• Ensuring that the key installation and commissioning documentation of the plant is sourced and filed. As a minimum, this documentation should include:
    • Commissioning reports
    • As-built drawings
    • Inspection, test, and defects reports

Operate/Maintain

As an owner/operator of the classified plant, the “operate and maintain” phase is where you have the most involvement. Proper care and maintenance is required to ensure all statutory obligations are met and the plant is operating in a safe and reliable manner. The following aspects need to be considered for effective operation and maintenance of your classified plant:

  • Identifying classified plant using an appropriate indicator in your computerised maintenance management system (CMMS).
  • When setting up classified plant and equipment maintenance program, ensuring:
    • Preventive maintenance schedules are created for mandatory inspections on classified plant.  These should:
      • Have a frequency of no less than the requirements of the applicable regulation or the standards referenced in the regulation.
      • Specifically detail mandatory inspection requirements.
      • Be applied individually to the specific assets that they cover.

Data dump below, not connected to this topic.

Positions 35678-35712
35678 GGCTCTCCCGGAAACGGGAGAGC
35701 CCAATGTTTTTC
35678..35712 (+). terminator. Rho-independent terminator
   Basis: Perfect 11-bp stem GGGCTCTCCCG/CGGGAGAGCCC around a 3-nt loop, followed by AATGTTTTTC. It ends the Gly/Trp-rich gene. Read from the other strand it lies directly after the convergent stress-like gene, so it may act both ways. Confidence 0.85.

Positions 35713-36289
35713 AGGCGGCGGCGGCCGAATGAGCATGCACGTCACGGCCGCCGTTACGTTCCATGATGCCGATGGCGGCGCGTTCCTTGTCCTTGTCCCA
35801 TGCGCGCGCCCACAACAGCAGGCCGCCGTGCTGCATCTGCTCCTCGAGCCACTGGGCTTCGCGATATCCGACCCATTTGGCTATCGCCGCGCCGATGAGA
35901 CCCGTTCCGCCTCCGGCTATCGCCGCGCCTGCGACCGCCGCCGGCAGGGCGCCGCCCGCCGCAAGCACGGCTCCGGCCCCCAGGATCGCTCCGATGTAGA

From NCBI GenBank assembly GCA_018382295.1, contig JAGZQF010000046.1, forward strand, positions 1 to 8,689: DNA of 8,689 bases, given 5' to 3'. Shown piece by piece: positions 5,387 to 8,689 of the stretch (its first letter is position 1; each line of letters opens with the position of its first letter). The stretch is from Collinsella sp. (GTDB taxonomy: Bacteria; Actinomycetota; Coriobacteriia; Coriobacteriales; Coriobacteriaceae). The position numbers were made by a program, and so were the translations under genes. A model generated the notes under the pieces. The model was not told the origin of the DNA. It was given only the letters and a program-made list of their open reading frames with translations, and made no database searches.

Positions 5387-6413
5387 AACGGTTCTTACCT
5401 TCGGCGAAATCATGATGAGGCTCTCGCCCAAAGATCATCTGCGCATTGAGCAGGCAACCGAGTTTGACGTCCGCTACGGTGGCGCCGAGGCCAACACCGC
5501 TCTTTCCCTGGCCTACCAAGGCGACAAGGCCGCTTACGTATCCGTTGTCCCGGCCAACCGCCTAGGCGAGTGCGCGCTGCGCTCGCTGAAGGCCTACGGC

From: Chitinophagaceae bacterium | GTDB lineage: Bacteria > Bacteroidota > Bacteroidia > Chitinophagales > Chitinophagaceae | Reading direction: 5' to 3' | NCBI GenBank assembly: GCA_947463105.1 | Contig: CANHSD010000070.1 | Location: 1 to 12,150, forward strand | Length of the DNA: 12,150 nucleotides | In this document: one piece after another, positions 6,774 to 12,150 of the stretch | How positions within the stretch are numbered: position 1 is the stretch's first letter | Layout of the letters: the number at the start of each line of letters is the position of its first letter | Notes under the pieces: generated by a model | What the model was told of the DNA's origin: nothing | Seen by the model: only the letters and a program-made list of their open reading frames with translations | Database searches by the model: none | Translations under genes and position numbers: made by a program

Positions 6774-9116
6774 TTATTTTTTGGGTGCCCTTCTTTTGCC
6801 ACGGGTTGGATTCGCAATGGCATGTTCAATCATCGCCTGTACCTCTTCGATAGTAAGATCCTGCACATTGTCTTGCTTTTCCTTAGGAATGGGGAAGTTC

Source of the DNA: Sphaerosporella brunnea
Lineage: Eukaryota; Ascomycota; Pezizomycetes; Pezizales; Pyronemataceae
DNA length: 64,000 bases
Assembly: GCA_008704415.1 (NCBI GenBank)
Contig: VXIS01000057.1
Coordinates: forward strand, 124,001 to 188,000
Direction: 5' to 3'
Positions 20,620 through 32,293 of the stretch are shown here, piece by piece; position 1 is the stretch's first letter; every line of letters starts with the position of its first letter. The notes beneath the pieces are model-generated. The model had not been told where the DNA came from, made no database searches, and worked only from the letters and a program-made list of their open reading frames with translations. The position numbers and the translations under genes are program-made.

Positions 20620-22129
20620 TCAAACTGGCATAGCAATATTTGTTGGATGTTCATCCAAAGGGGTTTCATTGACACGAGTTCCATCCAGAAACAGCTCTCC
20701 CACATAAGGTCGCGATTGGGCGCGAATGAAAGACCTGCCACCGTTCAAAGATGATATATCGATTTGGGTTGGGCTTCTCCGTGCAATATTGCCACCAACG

• Be able to clearly identify in maintenance history reports that specific assets were inspected.
  • The preventive maintenance schedules are optimised using techniques such as Reliability Centred Maintenance (RCM), Preventive Maintenance Optimisation (PMO) or Risk Based Inspection (RBI).  To learn more about this topic, read our article “RCM PMO and Preventive Maintenance Programs – 4 Key Concepts”.
  • When carrying out any corrective maintenance on in-service classified plant, ensuring:
    • Any inspection, repair and, where necessary, testing is done by a competent person.
    • In case of damage or failure a competent person assesses the damage.
    • Repairs and testing of the plant are done in compliance with the requirements of any applicable regulation. These requirements could include carrying out the repairs and testing to the designer’s/manufacturer’s instructions or to appropriate standards so that the original design limits in relation to the plant are not exceeded. Example: Any repair, inspection or alteration of an in-service boiler or pressure vessel in Australia is required to comply with the AS 3788 standard.
    • Before the plant is returned to service, it is inspected and tested by a competent person.
  • When carrying out any modification work (does not include routine maintenance, repairs or replacement) on an in-service classified plant, ensuring:
    • The design of the alteration is as per the regulation or other standards referenced by the regulation.